Home | News    Thursday 24 February 2011

Electricity project launched in Maridi, Western Equatoria


By Richard Ruati

February 23, 2011 (MARIDI) - US Consul General Ambassador Barrie Walkley and Western Equatoria state governor Bangasi Joseph Bakosoro on Wednesday February 23, 2011 visited Maridi to inaugurate a rural electrification project.

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US Consul General R. Barrie Walkley, (C) Anthony Lino Makana (L) and the GOSS Minister of Energy Mining Garang Diing Akoung (C) and W Equaoria GovernorBangasi Joseph Bakosoro inaugurate the Maridi Power Plant, funded by USAID and implemented by the Louis Berger Group and NRECA on 23 February 2011 (Photo Jenn Warren/USAID)

With a generation capacity of 880 kilowatts, the Maridi plant can serve about 900 customers and already has materials available to initially install 725 service connections. Approximately 21 km of primary and secondary lines have been completed to provide a backbone for future expansion.

Presiding over the event were Anthony Lino Makana, South Sudan’s minister of transport and Roads as well as the region’s energy and mines minister Garang Diing Akuong.

Also present on the occasion, Clement Konga, governor of Central Equatoria state and Louis Lobong Lajore governor of Eastern Equatoria and members of parliament at Government of South Sudan (GoSS) and state levels.

Makana lauded USAID for funding the project and two others in market towns in South Sudan. A plant in Yei was completed in March 2008, while the second one was inaugurated in Kapoeta on 4 February 2011.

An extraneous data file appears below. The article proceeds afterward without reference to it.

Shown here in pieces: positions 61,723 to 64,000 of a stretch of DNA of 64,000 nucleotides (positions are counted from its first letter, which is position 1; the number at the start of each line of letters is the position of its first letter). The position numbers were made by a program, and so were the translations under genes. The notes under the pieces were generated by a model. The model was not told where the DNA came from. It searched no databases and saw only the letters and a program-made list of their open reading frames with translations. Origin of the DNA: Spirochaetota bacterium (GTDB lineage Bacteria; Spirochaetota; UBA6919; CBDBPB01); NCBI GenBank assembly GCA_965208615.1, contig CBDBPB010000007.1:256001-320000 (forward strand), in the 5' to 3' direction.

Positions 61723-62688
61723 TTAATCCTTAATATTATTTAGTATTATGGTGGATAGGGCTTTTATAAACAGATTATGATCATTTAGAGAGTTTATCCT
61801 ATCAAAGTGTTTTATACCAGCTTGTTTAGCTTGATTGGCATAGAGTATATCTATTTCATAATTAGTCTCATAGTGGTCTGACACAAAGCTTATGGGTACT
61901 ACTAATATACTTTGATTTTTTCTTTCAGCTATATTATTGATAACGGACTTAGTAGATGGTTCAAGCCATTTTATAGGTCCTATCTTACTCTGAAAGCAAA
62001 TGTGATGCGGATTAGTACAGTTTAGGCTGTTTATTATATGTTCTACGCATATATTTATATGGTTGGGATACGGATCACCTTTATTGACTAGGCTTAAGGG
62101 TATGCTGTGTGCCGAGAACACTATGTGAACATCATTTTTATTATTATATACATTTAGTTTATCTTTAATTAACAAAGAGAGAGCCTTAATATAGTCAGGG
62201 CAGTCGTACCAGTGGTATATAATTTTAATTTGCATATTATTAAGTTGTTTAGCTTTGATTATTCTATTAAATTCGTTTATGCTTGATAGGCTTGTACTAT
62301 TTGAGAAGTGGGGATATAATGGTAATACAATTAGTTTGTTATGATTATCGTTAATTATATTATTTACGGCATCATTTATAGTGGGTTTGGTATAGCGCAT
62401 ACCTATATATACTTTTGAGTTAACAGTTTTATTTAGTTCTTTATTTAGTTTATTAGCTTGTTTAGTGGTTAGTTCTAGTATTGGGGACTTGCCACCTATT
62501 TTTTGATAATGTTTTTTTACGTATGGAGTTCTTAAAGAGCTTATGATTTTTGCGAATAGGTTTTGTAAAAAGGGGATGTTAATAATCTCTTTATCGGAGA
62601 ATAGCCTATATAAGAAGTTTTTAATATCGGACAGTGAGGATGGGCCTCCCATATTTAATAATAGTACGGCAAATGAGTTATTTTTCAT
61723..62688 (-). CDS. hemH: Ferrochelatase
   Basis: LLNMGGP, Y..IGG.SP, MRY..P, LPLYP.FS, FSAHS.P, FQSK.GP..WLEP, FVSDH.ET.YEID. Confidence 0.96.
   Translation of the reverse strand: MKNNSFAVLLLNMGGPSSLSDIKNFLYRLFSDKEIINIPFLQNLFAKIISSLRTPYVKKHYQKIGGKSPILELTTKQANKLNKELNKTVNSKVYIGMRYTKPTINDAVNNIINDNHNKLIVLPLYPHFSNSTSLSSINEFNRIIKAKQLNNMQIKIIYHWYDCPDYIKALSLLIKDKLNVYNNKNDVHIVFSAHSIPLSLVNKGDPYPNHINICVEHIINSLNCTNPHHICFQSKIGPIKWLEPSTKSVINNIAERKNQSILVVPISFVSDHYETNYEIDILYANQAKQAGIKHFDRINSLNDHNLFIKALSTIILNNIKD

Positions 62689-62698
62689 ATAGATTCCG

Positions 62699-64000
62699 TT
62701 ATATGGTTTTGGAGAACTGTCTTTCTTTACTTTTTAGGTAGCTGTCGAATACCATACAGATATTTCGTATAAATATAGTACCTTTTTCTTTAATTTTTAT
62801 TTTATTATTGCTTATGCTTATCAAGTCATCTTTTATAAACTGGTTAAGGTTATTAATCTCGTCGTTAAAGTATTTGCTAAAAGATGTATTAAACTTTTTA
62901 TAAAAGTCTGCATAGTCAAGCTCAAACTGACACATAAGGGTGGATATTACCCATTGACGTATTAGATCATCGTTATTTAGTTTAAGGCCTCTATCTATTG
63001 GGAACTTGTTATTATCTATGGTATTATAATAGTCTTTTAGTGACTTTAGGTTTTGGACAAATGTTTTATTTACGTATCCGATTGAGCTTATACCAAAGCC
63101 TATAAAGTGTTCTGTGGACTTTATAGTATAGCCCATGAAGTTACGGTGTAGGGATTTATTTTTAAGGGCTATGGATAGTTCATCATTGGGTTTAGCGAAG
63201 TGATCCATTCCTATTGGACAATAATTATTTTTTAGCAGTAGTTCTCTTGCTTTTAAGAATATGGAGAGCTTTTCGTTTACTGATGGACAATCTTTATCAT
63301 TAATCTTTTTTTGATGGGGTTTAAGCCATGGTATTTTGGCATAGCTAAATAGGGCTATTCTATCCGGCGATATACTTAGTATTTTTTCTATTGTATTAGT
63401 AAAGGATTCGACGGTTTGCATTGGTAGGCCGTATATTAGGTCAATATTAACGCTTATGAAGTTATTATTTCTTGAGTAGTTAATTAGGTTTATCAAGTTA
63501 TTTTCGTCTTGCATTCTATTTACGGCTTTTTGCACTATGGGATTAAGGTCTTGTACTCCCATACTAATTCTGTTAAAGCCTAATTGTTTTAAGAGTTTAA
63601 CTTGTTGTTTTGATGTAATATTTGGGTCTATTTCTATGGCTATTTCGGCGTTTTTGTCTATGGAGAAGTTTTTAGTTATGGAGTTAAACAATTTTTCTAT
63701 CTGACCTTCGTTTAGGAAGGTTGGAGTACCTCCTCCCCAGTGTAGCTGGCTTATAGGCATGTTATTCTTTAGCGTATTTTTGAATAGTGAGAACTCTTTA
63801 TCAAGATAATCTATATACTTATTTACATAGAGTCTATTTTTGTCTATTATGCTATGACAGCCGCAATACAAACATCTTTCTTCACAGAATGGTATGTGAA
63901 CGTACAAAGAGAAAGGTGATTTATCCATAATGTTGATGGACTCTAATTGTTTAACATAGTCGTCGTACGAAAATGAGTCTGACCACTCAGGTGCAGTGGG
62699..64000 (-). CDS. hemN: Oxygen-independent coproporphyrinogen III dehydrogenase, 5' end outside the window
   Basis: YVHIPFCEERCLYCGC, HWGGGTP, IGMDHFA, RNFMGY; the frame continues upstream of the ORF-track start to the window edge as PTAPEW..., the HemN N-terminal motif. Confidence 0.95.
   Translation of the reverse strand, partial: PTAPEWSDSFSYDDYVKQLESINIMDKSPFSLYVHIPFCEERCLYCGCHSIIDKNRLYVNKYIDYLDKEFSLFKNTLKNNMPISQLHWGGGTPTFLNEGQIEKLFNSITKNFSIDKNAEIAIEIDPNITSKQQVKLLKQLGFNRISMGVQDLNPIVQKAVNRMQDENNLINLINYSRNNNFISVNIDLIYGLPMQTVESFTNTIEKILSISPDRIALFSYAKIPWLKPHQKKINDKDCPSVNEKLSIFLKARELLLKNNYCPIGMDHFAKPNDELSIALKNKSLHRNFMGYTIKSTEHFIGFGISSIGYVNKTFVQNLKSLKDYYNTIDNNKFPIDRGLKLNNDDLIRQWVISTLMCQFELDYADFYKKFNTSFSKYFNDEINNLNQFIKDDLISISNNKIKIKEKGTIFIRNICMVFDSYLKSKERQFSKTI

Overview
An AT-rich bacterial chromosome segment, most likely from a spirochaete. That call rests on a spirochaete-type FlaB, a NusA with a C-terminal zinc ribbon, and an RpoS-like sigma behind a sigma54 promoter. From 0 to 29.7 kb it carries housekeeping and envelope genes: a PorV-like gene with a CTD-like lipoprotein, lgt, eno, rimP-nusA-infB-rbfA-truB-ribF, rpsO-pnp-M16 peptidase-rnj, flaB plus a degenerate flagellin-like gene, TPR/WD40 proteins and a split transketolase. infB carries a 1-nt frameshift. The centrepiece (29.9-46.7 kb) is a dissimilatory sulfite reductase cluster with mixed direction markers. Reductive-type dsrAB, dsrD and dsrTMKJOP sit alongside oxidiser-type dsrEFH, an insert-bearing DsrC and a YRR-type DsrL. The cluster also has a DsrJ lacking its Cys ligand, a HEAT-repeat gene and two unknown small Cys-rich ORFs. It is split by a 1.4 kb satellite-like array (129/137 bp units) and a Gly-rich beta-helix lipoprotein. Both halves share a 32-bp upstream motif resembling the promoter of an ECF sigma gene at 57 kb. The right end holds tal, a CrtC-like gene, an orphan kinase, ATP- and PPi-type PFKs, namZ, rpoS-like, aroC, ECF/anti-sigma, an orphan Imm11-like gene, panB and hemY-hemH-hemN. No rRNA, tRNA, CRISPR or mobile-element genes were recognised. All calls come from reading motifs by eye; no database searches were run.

Although limited trials were carried out in 2008 for street lighting in Maridi, today’s inauguration will see lighting expand not only along the streets but also to new households and institutional users.

Minister Makana said that “the current Maridi electricity which accommodates about 178 households will be expanded to reach every citizen of Maridi County.”

“With the electricity and dam project in WES, the GOSS will also initiate the tarmac of roads in the state,” said Makana.

The GoSS minister encouraged the women of Maridi County to move from charcoal stoves to electric stove which he said will make cooking faster for them.

Western Equatoria governor, Bakosoro said he was “delighted and thankful to USAID and its implementing partners Louis Berger Group and NRECA for a successful completion and inauguration – indeed the project will change the face of Maridi and the life style of Maridians.”

Energy and mines minister, Garang Diing Akuong, said he was honored to be at what he called “auspicious and historic occasion for the people of Maridi and southern Sudan to witness the inauguration of power supply to a small town.”

He added that “this is a culmination of collaborative efforts between the people of United States through their government and the people of southern Sudan through the Government of southern Sudan – these efforts have started to bring tangible benefits to the people of southern Sudan in all spheres of life and in particular the rebuilding of war ravaged infrastructure ranging from roads, bridges, water, and sanitation, and the electricity, since the signing of CPA following over 50 years of liberation struggle.”

Speaking at the inauguration project Ambassador Walkley said “First, let me say that I am delighted to be here. On behalf of President Barack Obama, the US Government, and the American people, I congratulate you on this historic event, which comes soon after the successful completion of the referendum.”

An estimated 3,000 people attended the landmark event.

In his concluding remarks Ambassador Walkley highlighted the importance of transparency and accountability in making the system a viable utility. “I have no doubt in my mind that members of the electric utility will expect managers of the utility to be fully accountable in their managerial roles.”